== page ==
Twenty Eighth Report Contents

Appendix 1: Domestic Abuse Bill: Government Response

Letter from Alex Chalk MP, Parliamentary Under Secretary of State for Justice, and Baroness Williams of Trafford, Minister of State at the Home Office, to the Rt Hon. Lord Blencathra, Chair of the Delegated Powers and Regulatory Reform Committee

Thank you for your report following the Committee’s scrutiny of the provisions of the Domestic Abuse Bill (“the Bill”). The Government has carefully considered the Committee’s recommendations and our response is set out below.

The Committee’s recommendations

The Committee has made recommendations in relation to clause 63 of the Bill. Clause 63 inserts new provisions into the Matrimonial and Family Proceedings Act 1984 relating to the prohibition, in certain circumstances, of cross-examination in person in family proceedings. Clause 63 contains three delegated powers allowing the Lord Chancellor to make regulations in relation to the following:

The Committee has recommended that the content intended for those regulations be set out in the Bill itself. The Committee’s reasons for this recommendation are:

Government response

The definitions will be in the form of lists. The Committee reasoned that lists such as those contemplated by the three delegated powers, can be included in secondary legislation, or in primary legislation where the Government’s mind is made up. The Committee concluded that the Government’s mind was made up and therefore recommended including the lists in the Bill.

The Government has been clear that our intention for the delegated powers at clause 63 is that the meaning of “specified offences”, “protective injunctions” and “specified evidence” will broadly mirror existing lists in the legal aid regime. However, there is still assessment to be done as to whether the precise and voluminous detail of the existing lists should feature identically in the context of the

prohibition of cross-examination in person, or whether minor adjustments may be desirable or required. In addition, the existing lists comprise considerable detail and complexity – often running to many pages of secondary legislation -- which the Government wishes to ensure it has considered properly in the context of the prohibition on cross-examination in person provisions. The Government also intends to carry out engagement with stakeholders in the domestic abuse sector in relation to the list of specified evidence of domestic abuse to ensure it is appropriately broad, up-to-date, and achieves the aims of the bill.

Relatedly, the Government considers that the length and detail of these lists are of a type conventionally and generally considered appropriate for secondary legislation,2 and indeed there is precedent for this approach. The list of specified evidence of domestic violence used in the legal aid regime for the purposes of establishing eligibility for civil legal aid is set out in the Civil Legal Aid (Procedure) Regulations 2012 (SI 2012/3098), made under the Legal Aid, Sentencing and Punishment of Offenders Act 2012 (“the LASPO Act”). The list was originally contained in regulation 33(2) but was subsequently moved to a schedule given its length and complexity. It currently runs to over three pages and includes 22 paragraphs. Similarly, the non-statutory list of specified offences published by the Lord Chancellor under section 2 of the LASPO Act and referred to in SI 2012/3098, runs to 14 pages.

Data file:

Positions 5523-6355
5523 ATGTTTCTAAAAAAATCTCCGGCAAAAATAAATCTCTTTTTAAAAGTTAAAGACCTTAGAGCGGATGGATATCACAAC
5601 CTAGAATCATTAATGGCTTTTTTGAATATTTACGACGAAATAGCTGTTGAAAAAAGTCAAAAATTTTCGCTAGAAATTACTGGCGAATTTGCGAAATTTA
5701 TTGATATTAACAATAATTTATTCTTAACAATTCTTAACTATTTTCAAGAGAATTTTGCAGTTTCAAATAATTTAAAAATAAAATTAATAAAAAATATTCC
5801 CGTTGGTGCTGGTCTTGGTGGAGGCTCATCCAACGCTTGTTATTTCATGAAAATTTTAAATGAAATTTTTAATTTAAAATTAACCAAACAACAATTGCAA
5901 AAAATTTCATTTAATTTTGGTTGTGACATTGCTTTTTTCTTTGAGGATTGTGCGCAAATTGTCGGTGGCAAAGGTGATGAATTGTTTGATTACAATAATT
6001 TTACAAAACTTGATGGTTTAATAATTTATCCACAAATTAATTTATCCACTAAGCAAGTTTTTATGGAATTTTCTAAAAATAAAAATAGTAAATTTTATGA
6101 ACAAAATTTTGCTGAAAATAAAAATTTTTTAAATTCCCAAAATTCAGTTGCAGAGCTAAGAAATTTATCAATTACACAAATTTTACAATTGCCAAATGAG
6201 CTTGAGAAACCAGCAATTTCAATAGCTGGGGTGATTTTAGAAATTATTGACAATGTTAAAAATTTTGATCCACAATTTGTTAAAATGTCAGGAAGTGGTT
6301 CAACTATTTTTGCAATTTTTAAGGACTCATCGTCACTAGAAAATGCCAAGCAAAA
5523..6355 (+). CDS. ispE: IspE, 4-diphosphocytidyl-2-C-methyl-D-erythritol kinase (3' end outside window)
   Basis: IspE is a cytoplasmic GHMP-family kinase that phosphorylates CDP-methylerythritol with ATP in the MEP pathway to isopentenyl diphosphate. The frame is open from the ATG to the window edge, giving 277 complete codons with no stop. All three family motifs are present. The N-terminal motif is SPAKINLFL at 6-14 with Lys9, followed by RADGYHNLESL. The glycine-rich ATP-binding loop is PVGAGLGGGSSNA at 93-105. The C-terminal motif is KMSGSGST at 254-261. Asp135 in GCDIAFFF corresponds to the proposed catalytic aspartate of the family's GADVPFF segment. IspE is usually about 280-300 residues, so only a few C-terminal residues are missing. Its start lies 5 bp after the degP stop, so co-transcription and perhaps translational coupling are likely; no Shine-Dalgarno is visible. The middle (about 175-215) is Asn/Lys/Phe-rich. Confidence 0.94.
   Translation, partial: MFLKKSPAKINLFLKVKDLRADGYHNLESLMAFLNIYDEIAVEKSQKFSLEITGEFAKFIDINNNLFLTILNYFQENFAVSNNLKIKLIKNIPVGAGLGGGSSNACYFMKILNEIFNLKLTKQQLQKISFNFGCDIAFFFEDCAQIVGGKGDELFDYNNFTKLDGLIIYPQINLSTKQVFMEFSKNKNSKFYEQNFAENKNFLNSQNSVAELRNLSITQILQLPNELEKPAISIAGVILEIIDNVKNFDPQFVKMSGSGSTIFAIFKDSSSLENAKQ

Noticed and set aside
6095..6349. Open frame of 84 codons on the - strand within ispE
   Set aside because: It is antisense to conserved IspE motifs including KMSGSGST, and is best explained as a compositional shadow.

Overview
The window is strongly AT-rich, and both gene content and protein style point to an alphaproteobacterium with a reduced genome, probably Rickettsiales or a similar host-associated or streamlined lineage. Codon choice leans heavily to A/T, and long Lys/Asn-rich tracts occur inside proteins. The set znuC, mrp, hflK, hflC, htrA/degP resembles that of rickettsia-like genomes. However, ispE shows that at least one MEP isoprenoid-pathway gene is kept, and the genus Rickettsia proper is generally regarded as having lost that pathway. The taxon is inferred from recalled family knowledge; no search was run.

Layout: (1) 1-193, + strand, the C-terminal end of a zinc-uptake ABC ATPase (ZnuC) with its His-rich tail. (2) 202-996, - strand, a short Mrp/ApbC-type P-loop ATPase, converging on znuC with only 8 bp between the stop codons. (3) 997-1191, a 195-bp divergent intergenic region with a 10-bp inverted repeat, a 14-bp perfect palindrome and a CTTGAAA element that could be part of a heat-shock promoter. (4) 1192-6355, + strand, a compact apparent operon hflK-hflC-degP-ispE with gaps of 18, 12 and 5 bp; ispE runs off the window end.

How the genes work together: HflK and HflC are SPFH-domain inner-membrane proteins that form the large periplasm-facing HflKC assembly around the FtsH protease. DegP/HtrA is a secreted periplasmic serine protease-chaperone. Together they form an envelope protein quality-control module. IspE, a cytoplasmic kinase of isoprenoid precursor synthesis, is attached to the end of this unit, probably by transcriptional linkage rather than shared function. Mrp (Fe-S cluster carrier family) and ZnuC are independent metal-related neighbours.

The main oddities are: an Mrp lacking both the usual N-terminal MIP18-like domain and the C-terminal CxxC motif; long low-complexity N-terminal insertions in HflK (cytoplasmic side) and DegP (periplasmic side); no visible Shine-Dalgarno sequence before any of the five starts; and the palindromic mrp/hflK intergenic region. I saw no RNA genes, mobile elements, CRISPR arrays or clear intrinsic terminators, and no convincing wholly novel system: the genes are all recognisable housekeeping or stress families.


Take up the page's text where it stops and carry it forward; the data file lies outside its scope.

It is also generally considered that detail of this nature is appropriate for secondary legislation where it is anticipated it may change in future.3 The Committee has recognised the need for change and proposed that if the lists are included in primary legislation, a Henry VIII power could be included to amend the lists. The Government considers, however, that it is consistent with precedent, and an appropriate use of delegated legislation (particularly given the Government’s need still to consider further finer detail) that these lists be specified in secondary legislation in the first instance.

It has always been the Government’s intention that all three definitions (which together make up the automatic “triggers” for the prohibition on cross-examination in person) should be contained in one document. It is vital that these lists are easily accessible, particularly for victims and self-represented litigants in the family courts. We consider that laying all three sets of regulations together in one instrument will provide the greatest clarity possible to victims and any legal representatives.

The Government is grateful for the Committee’s detailed consideration of the proposed powers, but for these reasons, the Government considers it appropriate to retain the three delegated powers in their present form.

14 October 2020

2 See for example the criteria endorsed by the House of Lords Select Committee on the Constitution, in The Legislative Process: The Delegation of Powers (20 November 2018), at paragraphs 9, 15 and 25.

3 Ibid.

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